“This mystic society had some interesting positions apparently also connected with the Imperial Cult [of Ancient Rome]. The find is exception also because we practically have no other inscriptions from this period, except for the one about Gallienus kept in the [Plovdiv] Museum, and one about his general Marcianus which is presently exhibited near the [Roman] stadium,” he notes.
The researchers are yet to work on establishing the precise dating of the Roman inscription but it is believed to be from the start of the reign of Roman Co-Emperors Valerian and Gallienus in 253 AD, and not so long after the Goths destroyed Philipopolis in 251 AD.
The discovery of the stele with the Dionysus cult secret society is seen as evidence that the building that predated the Early Christian Great Basilica of Philipopolis was somehow connected with the Imperial Cult of Ancient Rome.
One of the secret society cult titles mentioned in the inscription is that of a sabostophorus, a person holding the image of the Roman Emperor. In this case, two men out of the 44 on the list are mentioned with that title, probably because there were two co-emperors at the time.
“This is a list of society for holding mysteries honoring Dionysus. What’s interesting is that the titles of the members of that organizations are listed as well, and they are very diverse. There were several leaders of the mysteries, different types of priests, people who carried specific sacred objects. We’re seeing here a very complex structure of this secret society that we have never encountered before in other inscriptions,” Sharankov explains.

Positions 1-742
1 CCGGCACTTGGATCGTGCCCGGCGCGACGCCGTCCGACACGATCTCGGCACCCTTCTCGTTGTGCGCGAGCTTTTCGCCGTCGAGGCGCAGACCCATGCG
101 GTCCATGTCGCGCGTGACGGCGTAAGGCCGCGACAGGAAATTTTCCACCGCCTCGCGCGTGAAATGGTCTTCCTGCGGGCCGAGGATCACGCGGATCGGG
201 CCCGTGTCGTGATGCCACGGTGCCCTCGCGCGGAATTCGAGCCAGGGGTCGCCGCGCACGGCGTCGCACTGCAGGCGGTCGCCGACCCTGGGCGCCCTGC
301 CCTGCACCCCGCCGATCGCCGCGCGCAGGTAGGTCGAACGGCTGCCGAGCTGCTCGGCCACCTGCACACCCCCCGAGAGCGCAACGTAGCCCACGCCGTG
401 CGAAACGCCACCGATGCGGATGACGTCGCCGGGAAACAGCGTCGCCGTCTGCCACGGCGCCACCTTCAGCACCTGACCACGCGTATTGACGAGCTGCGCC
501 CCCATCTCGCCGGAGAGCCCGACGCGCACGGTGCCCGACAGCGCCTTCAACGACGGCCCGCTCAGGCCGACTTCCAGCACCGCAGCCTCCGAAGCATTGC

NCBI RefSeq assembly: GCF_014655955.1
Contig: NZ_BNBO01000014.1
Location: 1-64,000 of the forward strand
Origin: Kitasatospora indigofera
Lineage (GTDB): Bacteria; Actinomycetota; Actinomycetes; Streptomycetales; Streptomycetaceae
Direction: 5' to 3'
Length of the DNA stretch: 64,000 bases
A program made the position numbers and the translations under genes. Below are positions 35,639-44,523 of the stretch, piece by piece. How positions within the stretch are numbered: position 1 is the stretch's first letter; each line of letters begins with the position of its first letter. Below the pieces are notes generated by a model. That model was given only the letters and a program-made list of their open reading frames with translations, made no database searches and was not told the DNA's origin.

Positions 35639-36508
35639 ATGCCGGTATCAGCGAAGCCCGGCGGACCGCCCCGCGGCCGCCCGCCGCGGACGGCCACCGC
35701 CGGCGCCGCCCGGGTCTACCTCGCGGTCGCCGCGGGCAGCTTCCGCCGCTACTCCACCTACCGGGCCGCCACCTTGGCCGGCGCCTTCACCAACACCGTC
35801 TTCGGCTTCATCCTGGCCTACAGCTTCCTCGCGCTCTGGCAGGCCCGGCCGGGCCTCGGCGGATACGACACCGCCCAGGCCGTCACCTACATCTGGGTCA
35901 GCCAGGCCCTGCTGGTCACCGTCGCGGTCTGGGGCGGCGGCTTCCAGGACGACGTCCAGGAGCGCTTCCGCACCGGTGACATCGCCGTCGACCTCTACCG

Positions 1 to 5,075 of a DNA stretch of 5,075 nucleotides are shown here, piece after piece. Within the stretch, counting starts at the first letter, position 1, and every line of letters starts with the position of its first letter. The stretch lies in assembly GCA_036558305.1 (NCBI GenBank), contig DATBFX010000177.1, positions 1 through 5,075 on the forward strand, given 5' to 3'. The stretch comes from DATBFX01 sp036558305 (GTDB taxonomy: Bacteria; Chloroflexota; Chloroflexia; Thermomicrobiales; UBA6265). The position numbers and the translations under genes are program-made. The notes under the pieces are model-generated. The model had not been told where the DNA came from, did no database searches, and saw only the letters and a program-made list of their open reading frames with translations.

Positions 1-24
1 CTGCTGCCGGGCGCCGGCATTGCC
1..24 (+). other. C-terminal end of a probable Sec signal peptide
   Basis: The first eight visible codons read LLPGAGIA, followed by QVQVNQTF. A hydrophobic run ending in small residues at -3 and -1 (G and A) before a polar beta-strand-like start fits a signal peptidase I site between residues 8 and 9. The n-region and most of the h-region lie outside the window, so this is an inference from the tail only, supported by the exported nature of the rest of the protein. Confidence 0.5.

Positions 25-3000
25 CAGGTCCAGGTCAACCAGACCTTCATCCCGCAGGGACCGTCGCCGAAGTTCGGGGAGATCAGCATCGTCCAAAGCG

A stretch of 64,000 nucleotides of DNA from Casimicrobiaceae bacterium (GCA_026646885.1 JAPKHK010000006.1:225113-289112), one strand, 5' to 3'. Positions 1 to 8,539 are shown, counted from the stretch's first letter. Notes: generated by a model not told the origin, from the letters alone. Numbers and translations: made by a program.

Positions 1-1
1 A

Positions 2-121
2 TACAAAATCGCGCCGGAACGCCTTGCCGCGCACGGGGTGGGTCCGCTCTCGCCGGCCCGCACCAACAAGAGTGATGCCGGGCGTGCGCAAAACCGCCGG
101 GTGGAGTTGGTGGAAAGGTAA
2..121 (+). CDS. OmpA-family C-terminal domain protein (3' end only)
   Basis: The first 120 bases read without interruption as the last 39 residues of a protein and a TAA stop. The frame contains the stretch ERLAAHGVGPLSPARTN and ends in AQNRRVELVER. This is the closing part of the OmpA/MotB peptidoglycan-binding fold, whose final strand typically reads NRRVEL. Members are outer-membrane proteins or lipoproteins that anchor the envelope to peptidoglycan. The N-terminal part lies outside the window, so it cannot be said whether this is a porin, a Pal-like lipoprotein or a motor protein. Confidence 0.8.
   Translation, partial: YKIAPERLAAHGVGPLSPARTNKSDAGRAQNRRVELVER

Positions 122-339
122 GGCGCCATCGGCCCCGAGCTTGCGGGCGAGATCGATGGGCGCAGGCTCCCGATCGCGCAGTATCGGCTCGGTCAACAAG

In his words, the list also includes people called “currettes” who performed dances clad in military body armor. The name of their leader who walked while holding a stick from a Cornelian cherry dogwood is also included.
Epigraphist Nikolay Sharankov elaborates further on the significance of the newly discovered Roman Era inscription from after the Goths’ ransacking of ancient Philipopolis, Bulgaria’s Plovdiv,
“Probably the people who were the members of this society were largely settlers from Asia Minor. These people had an inclination towards such types of cult organizations to begin with. Here they listed their names first in order to show that they had survived the invasion of the Goths, during which almost the entire population of the city [of Philipopolis] was killed or abducted.
“They apparently attributed their survival to the fact that they were members of this religious society, for which they thank Dionysus. They also raised this monument with a plea asking this god to take care of the new emperors since in the period prior to that, there were Goth invasions, the entire [Roman] Empire was in a crisis, there were constant changes of emperors.
“Only when Valerian and Gallienus came [to power], who are father and son, the Empire managed to become stabilized for a period of 15 years. This inscription is an expression of these people’s hope that they will be able to restore their lives.
“Making such a huge and beautiful inscription was a big effort since at the time the city [of Philipopolis] had been completely destroyed, and most of its people had been killed. These people invested everything in order to restore their lives with the help of god [Dionysus] and the new [Roman] emperors.
“Up until now, we have been finding just the destruction from the Goths’ invasion, after which nothing was left. But here we see hope for the first time. Imagine a destroyed city where people have nowhere to live, and this stele rising solemnly as a symbol of its restoration, as a symbol of the future.”
Also check out our stories about other ancient inscriptions recently discovered in Plovdiv and eslewhere in Bulgaria:
Because of previous excavations on the Nebet Tepe Hill in the 1970s, Plovdiv used to claim the title of “Europe’s oldest city” (and the world’s six oldest city, according to a Daily Telegraph ranking).
However, the latest excavations of the Ancient Thracian and Roman Nebet Tepe Fortress have revealed issues with earlier archaeological research casting doubt on whether Plovdiv indeed was the oldest city in Europe, while not denying the exquisite historical, archaeological, and cultural value of the site.
Prehistoric, Antiquity, and medieval finds keep springing up across Plovdiv as the city’s vast cultural heritage is still being researched.